Emotions How to set limits without fear and with empathy

How to set limits without fear and with empathy


Recognizing that you are not willing to accept behavior that makes you uncomfortable or upset is the first step in knowing how to say no. Having limits is your right and you are the one who can best defend them.

The limits in the material world are easily recognizable: fences, walls, signs or even lines painted on the pavement let us know where they are. The limits say: “Here one thing ends and another begins.” And they also say “On this side some rules work, and on this other side, others.” When something crosses a limit, things happen: something changes, sometimes for the better (when that passage is consented), many for the worse.

Although they are less obvious, people also have limits:

  • Physical limits, made up of our skin, a more or less small area that surrounds it (what we usually call our “personal space”) and our sexuality.
  • Mental or emotional limits, which include, among many other things, our privacy, our feelings and our decisions.

These limits demarcate a space that belongs only to you. A territory absolutely yours and absolutely private to which no one (no one!) Can enter unless you grant them access.

Sovereignty over our personal space, be it physical or emotional, is a fundamental and inalienable right that we all have. This means that we can always demand that others leave if they are closer (literally or metaphorically) than we would like and that they can never force us to approach (again literally or metaphorically) who we do not want.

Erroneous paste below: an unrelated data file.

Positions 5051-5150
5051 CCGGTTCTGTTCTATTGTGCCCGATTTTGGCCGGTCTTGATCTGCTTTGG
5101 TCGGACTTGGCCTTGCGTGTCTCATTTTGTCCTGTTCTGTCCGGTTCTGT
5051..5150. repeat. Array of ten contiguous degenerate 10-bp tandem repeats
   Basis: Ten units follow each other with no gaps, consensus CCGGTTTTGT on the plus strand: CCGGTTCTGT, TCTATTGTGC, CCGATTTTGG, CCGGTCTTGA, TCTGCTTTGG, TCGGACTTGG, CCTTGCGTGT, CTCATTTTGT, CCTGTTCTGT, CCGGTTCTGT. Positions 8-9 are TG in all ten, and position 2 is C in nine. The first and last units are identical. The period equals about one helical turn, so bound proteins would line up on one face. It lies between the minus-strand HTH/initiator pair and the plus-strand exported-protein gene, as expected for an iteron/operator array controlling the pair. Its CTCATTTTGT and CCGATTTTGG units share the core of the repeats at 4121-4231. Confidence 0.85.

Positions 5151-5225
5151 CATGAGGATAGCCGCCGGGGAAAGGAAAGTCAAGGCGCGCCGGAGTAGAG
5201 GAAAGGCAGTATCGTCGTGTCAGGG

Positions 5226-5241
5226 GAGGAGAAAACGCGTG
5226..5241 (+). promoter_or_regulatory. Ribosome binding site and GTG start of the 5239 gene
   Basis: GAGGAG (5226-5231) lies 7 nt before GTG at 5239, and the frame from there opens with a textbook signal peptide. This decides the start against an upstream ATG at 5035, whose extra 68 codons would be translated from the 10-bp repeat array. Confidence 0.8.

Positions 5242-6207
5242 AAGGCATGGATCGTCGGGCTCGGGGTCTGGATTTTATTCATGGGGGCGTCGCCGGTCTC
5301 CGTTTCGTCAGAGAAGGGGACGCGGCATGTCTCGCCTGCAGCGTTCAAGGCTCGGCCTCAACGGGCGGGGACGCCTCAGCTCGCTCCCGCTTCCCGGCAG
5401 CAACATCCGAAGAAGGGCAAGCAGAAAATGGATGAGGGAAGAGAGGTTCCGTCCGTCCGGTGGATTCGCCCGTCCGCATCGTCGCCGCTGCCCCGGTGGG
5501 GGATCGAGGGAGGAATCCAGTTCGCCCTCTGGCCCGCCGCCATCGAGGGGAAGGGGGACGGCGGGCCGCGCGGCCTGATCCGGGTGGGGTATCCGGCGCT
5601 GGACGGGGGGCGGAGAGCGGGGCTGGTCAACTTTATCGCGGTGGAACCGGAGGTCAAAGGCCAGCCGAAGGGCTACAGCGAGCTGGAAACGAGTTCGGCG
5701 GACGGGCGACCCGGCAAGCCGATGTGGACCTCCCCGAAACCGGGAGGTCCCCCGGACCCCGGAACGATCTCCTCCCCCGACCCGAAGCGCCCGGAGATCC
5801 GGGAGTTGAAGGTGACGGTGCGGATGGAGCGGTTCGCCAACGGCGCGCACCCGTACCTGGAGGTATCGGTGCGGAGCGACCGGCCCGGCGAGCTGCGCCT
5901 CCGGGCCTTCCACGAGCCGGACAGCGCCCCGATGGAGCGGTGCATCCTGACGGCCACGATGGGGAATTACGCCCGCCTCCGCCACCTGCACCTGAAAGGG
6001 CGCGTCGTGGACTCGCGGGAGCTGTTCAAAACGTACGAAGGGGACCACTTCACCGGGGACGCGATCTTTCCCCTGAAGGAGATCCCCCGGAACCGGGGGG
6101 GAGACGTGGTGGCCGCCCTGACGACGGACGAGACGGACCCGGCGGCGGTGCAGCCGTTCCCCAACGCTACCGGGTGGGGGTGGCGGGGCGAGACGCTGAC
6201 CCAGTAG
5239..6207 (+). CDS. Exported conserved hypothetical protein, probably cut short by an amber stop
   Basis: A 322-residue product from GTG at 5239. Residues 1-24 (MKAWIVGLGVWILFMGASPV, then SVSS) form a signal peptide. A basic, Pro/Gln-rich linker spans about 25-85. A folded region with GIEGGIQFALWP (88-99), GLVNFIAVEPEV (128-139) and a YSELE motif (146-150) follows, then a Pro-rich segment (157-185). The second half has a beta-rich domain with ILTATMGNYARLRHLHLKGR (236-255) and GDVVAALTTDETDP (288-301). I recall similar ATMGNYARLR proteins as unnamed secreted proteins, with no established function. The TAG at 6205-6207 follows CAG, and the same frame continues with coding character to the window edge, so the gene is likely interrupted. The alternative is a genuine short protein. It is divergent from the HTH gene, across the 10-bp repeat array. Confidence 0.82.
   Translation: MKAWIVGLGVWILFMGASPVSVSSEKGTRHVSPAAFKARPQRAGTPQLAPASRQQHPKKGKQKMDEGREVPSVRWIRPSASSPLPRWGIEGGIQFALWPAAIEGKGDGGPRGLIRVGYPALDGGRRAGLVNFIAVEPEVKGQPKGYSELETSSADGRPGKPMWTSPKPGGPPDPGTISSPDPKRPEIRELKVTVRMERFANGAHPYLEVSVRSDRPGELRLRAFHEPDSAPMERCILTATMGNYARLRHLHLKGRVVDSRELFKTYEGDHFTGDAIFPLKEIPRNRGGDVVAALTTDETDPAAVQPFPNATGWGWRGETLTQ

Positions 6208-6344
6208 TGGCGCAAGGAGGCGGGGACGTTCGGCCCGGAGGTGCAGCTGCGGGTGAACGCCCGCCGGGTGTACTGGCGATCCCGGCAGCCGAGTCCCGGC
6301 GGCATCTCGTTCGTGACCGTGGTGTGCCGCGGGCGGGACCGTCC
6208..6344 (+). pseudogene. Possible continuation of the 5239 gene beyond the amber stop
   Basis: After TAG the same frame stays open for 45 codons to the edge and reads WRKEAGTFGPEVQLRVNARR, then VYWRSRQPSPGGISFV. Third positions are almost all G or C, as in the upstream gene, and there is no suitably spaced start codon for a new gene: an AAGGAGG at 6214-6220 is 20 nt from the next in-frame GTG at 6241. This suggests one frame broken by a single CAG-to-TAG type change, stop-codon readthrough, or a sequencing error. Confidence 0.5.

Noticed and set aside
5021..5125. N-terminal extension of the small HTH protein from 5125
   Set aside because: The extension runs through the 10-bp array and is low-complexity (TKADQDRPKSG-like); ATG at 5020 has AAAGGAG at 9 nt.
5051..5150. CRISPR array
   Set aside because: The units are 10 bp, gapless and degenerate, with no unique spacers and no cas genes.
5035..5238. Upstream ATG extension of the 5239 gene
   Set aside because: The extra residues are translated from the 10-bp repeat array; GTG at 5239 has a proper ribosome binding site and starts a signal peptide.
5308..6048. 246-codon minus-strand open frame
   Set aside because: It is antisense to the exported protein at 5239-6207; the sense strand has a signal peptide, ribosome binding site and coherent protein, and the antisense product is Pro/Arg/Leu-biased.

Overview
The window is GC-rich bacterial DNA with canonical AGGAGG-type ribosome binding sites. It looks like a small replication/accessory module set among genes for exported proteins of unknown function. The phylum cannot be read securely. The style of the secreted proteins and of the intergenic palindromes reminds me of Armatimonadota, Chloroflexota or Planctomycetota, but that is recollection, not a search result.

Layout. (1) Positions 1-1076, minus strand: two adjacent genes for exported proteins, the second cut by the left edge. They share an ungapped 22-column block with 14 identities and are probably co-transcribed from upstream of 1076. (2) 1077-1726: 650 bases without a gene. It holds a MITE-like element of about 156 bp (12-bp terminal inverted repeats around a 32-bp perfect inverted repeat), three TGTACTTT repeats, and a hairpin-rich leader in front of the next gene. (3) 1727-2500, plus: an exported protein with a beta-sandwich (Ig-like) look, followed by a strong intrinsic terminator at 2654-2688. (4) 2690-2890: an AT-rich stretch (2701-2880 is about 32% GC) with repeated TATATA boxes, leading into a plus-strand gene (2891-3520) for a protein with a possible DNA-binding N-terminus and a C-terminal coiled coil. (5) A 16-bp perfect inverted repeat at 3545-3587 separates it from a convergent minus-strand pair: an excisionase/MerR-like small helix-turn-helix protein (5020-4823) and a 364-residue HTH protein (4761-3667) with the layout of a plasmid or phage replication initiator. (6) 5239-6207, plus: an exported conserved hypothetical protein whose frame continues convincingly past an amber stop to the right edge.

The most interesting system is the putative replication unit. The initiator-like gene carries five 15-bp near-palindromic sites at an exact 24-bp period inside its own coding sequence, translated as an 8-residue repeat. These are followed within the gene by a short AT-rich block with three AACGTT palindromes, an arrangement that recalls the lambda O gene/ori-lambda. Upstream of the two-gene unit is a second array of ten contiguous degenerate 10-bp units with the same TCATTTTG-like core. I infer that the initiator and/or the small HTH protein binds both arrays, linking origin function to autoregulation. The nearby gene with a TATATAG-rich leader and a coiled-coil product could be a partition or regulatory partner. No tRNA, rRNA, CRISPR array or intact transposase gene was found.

We usually speak of “setting limits”, but that expression, so common and widely used as a recommendation (“you must set a limit!”), Entails two problems that make it difficult to handle these situations well.

  • The first is that the limits are not “set”, the limits are already there. In fact, that is why we feel discomfort when another invades us, presses us or demands us, because he is violating (whether he does it with intention or not) a limit. More than setting a limit, it is about identifying and communicating it properly.
  • The second problem, even more sharp, is that the phrase “set limits” conveys the idea that it is something that is done on another. However, strictly speaking, we cannot “put limits” on another person, because we cannot control their actions.

It is not in our power to get the other to “behave”, or even to be respectful. What we can always do is limit our exposure to such abusive behavior.


I cannot, no matter how reasonable my demand, say to another person, for example: “I forbid you to say things that hurt me”, or “Do not ask me for favors that put me in trouble.” That is coercion. What I can do is say: “I will not stay here to listen to things that hurt me” or “I will not do favors that put me in trouble.”

Setting limits is much more directed at ourselves than at others. His general formula is not so much “I will not let you do that” as “I will not lend myself to that.”

As you can see, basically, setting limits is simple. It’s about recognizing the point where giving starts to become painful or damaging to ourselves (whether it’s giving our attention, our time, our money, our love, or our body) and then openly communicating our refusal to do so.